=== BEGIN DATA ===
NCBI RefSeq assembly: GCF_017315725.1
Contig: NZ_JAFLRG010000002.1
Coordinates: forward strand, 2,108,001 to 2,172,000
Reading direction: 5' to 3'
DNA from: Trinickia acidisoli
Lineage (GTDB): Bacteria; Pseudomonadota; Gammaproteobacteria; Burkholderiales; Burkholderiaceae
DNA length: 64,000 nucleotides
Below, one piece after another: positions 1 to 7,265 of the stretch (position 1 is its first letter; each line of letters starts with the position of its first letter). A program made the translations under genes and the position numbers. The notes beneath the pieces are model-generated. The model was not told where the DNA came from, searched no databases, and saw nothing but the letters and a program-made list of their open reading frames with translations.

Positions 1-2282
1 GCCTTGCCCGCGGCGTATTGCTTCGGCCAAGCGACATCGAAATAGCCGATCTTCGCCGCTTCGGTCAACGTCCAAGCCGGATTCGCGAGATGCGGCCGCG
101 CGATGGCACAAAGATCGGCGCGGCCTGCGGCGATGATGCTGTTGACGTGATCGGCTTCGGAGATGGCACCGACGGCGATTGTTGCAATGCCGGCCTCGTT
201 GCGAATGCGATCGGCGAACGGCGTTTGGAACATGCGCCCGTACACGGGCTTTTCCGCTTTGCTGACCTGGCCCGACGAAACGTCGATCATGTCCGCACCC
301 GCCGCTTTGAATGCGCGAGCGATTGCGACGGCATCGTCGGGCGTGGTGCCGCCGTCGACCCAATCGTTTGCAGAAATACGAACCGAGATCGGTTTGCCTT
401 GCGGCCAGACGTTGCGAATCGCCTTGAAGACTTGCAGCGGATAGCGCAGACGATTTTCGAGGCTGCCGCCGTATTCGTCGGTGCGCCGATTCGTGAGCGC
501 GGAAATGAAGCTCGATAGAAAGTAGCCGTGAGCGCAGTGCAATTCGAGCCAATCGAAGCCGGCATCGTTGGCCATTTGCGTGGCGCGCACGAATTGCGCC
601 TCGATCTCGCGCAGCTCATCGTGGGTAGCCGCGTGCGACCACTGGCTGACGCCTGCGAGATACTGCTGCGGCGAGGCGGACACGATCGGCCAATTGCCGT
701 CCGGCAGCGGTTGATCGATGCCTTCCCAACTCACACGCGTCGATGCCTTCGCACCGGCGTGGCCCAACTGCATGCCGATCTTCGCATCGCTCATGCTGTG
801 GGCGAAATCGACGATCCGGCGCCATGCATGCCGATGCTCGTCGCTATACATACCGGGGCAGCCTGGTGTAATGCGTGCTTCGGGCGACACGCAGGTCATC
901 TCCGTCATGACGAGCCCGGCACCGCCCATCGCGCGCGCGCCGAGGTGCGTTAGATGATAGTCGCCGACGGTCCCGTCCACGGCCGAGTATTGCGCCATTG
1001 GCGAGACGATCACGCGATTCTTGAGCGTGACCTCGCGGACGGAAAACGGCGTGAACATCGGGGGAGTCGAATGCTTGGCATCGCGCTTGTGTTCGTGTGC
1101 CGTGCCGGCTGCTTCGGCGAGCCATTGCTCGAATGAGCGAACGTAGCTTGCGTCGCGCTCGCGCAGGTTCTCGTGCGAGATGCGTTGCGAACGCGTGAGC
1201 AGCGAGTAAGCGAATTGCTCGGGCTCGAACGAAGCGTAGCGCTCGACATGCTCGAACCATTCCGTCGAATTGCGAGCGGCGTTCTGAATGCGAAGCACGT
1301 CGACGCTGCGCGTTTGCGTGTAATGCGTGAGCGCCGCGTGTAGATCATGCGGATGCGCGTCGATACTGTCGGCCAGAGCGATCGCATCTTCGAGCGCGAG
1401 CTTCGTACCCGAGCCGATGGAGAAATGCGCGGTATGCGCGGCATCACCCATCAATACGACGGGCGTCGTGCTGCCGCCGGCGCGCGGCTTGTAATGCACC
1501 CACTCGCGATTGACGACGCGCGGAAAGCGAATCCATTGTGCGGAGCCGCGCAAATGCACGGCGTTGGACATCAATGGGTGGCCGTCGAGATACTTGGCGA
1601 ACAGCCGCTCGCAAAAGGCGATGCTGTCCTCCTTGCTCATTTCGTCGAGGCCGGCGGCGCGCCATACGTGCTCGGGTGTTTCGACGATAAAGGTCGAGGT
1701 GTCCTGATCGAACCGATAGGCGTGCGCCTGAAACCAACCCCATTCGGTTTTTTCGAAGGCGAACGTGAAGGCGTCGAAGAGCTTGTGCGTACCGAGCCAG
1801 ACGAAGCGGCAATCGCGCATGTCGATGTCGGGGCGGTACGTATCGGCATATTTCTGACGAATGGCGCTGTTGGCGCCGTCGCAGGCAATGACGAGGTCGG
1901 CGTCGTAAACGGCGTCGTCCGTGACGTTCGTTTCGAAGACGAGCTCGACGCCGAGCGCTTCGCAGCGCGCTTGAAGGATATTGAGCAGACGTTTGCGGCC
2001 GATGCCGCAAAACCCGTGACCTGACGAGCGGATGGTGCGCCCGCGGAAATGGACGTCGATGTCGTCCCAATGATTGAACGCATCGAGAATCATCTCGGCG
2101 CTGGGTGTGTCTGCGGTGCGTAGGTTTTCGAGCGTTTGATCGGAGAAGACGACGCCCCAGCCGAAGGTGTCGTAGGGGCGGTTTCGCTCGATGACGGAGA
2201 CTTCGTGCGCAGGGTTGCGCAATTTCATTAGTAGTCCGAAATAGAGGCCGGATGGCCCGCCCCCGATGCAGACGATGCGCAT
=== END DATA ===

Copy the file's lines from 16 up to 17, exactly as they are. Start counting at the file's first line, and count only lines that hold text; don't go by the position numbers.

601 TCGATCTCGCGCAGCTCATCGTGGGTAGCCGCGTGCGACCACTGGCTGACGCCTGCGAGATACTGCTGCGGCGAGGCGGACACGATCGGCCAATTGCCGT
701 CCGGCAGCGGTTGATCGATGCCTTCCCAACTCACACGCGTCGATGCCTTCGCACCGGCGTGGCCCAACTGCATGCCGATCTTCGCATCGCTCATGCTGTG